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Davis & Gilbert Wins Favorable Ruling on Behalf of Bernard Hodes Group, Inc.

New York, June 12, 2008 – Earlier this week, the New York Court of Appeals defined what constitutes the payment of a commission to a worker, favoring the argument made on behalf of Bernard Hodes Group, Inc. by Howard J. Rubin, a Davis & Gilbert partner.  The court’s clarification of New York State Labor Law came from two certified questions from the U.S. Circuit Court of Appeals for the Second Circuit in Elaine Pachter v. Bernard Hodes Group, Inc.

Mr. Rubin defended Bernard Hodes, a media and communications recruitment agency, against Ms. Pachter, a former commissioned employee who claimed business costs were improperly deducted from her earnings.  New York Labor Law prohibits employers from making deductions from the "wages" of employees, except for specific, authorized deductions for insurance, pensions, union dues and a few other purposes.  In Ms. Pachter's situation, she was paid commissions based on a formula in which finance charges, late fees, uncollectible bills to clients and part of the cost of her assistant were subtracted from a percentage of the sales she generated.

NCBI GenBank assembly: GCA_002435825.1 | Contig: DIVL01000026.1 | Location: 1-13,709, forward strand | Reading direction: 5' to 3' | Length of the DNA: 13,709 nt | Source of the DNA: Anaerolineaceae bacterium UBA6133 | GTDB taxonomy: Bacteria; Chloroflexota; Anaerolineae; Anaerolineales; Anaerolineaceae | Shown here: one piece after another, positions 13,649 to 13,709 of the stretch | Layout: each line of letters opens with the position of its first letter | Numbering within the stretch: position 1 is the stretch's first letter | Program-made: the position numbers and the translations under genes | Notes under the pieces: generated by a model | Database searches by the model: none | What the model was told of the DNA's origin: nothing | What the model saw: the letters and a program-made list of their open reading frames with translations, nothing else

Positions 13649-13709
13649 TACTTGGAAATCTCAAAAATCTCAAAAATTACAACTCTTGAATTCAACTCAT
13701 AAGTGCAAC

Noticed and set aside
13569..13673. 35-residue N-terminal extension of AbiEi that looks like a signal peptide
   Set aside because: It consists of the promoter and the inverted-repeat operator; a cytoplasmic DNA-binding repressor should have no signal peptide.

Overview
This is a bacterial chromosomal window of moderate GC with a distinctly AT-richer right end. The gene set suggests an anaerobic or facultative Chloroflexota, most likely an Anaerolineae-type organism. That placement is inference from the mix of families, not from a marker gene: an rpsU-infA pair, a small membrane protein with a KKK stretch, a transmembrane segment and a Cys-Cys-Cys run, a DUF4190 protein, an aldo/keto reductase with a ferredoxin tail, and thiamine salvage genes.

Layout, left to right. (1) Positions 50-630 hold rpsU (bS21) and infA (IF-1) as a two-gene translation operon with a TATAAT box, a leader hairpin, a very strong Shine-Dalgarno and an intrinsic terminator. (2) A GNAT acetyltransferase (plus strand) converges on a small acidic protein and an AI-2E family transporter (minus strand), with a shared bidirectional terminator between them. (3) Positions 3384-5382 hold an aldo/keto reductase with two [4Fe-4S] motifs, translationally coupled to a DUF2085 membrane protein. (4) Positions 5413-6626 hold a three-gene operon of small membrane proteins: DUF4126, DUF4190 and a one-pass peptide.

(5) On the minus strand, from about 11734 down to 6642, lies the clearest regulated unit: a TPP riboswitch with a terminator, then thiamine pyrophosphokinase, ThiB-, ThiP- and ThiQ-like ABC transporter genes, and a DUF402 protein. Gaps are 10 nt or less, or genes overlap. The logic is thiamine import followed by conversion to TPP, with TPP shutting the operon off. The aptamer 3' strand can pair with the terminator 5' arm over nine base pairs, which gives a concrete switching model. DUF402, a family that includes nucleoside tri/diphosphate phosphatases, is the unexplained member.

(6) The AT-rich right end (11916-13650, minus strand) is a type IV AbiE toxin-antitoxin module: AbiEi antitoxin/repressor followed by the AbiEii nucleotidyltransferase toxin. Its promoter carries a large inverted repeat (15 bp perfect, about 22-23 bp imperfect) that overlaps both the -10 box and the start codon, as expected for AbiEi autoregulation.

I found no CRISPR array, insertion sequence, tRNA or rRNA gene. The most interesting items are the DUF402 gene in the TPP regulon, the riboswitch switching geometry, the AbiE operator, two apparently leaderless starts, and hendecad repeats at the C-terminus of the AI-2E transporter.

This case was followed closely by the legal community and by many industries which use commissioned employees, including the retail and securities industries, both of which submitted amicus briefs.

Critically, the Court held that nothing in New York's Labor Law prevents employees and employers from agreeing to a formula that includes both the sales an employee produces and the costs involved in making those sales.  The Court held that a company does not have to have a written agreement but can rely on an oral agreement or one implied by the course of conduct between the employer and the employee.  The Court found "ample support for the conclusion" that Ms. Pachter had an implied contract in her 11 years with Bernard Hodes under which the final computation of her commissions depended on the deductions of work-related expenses.

"This case is important because it is in everyone's interest to be able to have commission employees on a formula by which they are incentivized to both reduce costs and increase sales, and this decision allows for that," Mr. Rubin said.

About Davis & Gilbert LLP

Since the days when Sen. William Benton (the founder of Benton & Bowles) and his client, a major packaged goods company, asked Davis & Gilbert to structure the deal for the first radio soap opera, Davis & Gilbert has been synonymous with marketing communications and business law. Today the firm serves as advertising, regulatory and intellectual property counsel to many major corporations, including some of the world’s leading brands. Davis & Gilbert counts four of the largest agency holding companies among its clients and provides services on a worldwide basis. The firm holds the preeminent position in this dynamic segment, handling virtually every legal requirement, from corporate governance, litigation, mergers and acquisitions, employment practices and executive benefits and compensation, to new media, real estate, taxation, estate planning and more.

For further explanation of the case and the Court's ruling, please contact:

Howard Rubin
hrubin@dglaw.com
(212) 468-4822

Peggy Chen
pchen@dglaw.com
(212) 468-4902

Allie Lin
alin@dglaw.com
(212) 468-4868

Laurie Morrison
lmorrison@dglaw.com
(212) 468-4830